Have you joined my incredibly non-annoying, once-in-a-while email newsletter?
So I get an email today, criticizing me for congratulating the Giants in the HARO this morning by using the term “my NY Giants.” Apparently, I’m pompous and self-centered for saying “My” as opposed to “Our.”
I responded that today, after an awesome win, I think everyone in NYC considers the Giants “theirs,” and more importantly, is that really the most important thing for them to worry about in their busy day?
To which I get this vitriolic reply, stating that I’m completely full of shit, and that I’m nothing but a braggart, who should learn to be nicer to people. Me. I should learn to be nicer to other people. The guy who invites anyone to ask me any question, anytime, about anything. Me. I should be nicer to people because some idiot told me that I’m a terrible person for calling them “My Giants.” OK.
Funny thing was, that didn’t bother me so much as the way the person framed his reply. He started with this: “Well, I have two degrees in Psychology, and I can tell you that…”
That right there pretty much caused me to tune him out. (Well that and two other things: His AOL address (I know it shouldn’t matter, but we all know it does,) and his signature file, which included his mobile number, and next to it, the words “Don’t ever text me.”) That’s fine. Between your “no texting” rule and your AOL address, 1991 called, they want you back. Go hang out with C+C Music Factory while you’re at it.
Look – I usually spend most my time explaining that our lives should be primarily about helping other people. More specifically, I suggest that if we help other people, then any self-promotion we do becomes more about “helping” and less about “self-promotion, and that’s beneficial to us. And I stand by that.
But – The problem comes when someone tries to use “help” as a way to just start shit, which is exactly what Mr. “2 degrees and don’t text me” did. His whole email to me was based on him “helping me” “I’m trying to help you better yourself.” Specifically, he informed me that (his words now) no one who reads the HARO cares where you are or that you’re wiping your ass.” So in his 2-degree mind, he probably honestly believed that he was doing me a benefit by insulting me and telling me that every way I run the HARO was in fact, wrong. Never mind the fact that I’ve built HARO into a multi-million dollar business, helped thousands of businesses grow, and made thousands of friends, colleagues, and acquaintances along the way – Because 2-degree man thought I was pompous, then of course, I must be, and every single one of you who consider yourselves my friend, is 100% wrong. Shame on you.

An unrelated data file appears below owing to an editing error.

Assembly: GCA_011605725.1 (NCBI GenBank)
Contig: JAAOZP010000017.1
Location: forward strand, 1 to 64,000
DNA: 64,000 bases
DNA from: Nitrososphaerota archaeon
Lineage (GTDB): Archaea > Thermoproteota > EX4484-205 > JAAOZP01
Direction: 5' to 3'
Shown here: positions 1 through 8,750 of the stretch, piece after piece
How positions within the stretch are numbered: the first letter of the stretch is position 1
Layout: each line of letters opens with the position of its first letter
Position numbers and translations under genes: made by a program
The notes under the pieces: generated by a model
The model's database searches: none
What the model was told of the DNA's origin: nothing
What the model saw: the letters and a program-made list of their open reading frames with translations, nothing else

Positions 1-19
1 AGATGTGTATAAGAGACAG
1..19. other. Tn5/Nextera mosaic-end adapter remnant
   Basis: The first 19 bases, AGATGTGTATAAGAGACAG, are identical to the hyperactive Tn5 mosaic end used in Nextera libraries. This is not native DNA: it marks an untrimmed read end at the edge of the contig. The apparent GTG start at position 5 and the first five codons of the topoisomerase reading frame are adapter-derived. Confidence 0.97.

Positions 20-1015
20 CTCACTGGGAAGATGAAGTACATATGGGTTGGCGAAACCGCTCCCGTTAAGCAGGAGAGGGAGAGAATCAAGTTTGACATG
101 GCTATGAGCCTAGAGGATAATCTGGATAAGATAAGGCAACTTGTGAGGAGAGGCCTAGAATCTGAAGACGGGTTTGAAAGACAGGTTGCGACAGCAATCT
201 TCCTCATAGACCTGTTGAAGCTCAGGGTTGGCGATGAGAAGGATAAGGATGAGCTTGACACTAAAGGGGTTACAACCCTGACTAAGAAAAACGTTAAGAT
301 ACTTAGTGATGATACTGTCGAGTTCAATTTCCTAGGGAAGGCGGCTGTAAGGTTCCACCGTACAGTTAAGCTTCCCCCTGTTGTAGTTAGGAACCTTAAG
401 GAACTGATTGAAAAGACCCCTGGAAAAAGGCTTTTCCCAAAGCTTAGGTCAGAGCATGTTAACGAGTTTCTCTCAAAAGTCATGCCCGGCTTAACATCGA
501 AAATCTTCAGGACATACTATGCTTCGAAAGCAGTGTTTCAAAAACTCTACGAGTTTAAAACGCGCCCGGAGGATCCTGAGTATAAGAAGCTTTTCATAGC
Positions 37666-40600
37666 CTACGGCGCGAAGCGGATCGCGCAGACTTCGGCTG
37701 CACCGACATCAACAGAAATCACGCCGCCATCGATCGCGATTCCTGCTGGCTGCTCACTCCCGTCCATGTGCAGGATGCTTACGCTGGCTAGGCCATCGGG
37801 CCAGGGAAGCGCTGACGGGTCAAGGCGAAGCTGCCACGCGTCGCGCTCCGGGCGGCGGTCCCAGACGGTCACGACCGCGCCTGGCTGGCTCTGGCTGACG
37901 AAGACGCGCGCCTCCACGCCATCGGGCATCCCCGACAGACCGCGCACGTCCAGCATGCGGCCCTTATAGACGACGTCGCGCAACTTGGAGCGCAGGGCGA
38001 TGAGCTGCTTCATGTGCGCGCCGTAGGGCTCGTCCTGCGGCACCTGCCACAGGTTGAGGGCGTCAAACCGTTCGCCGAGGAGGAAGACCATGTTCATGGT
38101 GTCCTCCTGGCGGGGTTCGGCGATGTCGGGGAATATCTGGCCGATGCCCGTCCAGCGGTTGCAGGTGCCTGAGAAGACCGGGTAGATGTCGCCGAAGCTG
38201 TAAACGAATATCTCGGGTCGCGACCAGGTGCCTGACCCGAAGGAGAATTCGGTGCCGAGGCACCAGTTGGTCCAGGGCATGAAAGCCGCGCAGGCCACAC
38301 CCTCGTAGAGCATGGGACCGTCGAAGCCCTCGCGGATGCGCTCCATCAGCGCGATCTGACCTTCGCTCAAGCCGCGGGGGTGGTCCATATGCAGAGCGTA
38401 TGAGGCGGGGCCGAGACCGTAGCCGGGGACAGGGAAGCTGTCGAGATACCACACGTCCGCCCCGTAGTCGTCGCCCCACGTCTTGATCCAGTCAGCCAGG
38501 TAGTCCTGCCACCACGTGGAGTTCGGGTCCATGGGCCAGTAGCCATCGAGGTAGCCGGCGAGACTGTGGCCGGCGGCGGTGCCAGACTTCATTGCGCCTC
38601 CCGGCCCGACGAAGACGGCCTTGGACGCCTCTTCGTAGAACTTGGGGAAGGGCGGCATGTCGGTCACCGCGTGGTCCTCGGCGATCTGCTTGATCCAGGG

So I offer you this: Help, when asked for, is a benefit, a great thing, and can allow you to not only grow your business, but increase your positive brand, increase your revenues, bring you new clients, and yes, even help friends out. But – When it’s not asked for, and you present it like the way our friend did above, chances are pretty high that you’re going to look like a douche.
You’ll look like a douche if you offer non-asked for help in a douchey way, as well. Tell me that “no one cares when I wipe my ass” is something reserved for my wife to say to me, and maybe not even then. Want to help? Don’t be a douche. Be nice. Or, if someone really pisses you off that much, simply ignore them! What could you possibly expect to get out of “helping” me the way you did this morning? Did you think I’d thank you for your attempt, after telling me how much I piss you off? If we were friends for years? Sure – Go for it. Tell me to change – I’d appreciate that. But here’s the thing: I have no idea who this guy is. For that matter, I don’t know if he’s male or female, because he has an AOL address (one name, no first or last name) and the signature file was too busy telling me “DON’T TEXT ME” for me to care.
I guess my point here is this: Wanting to help isn’t the same as criticizing. Until you know the difference, perhaps you shouldn’t offer? You’d think after two psychology degrees, one would – But hey… What do I know? I just spend all my time helping people the right way – Usually via text – And from a real email account.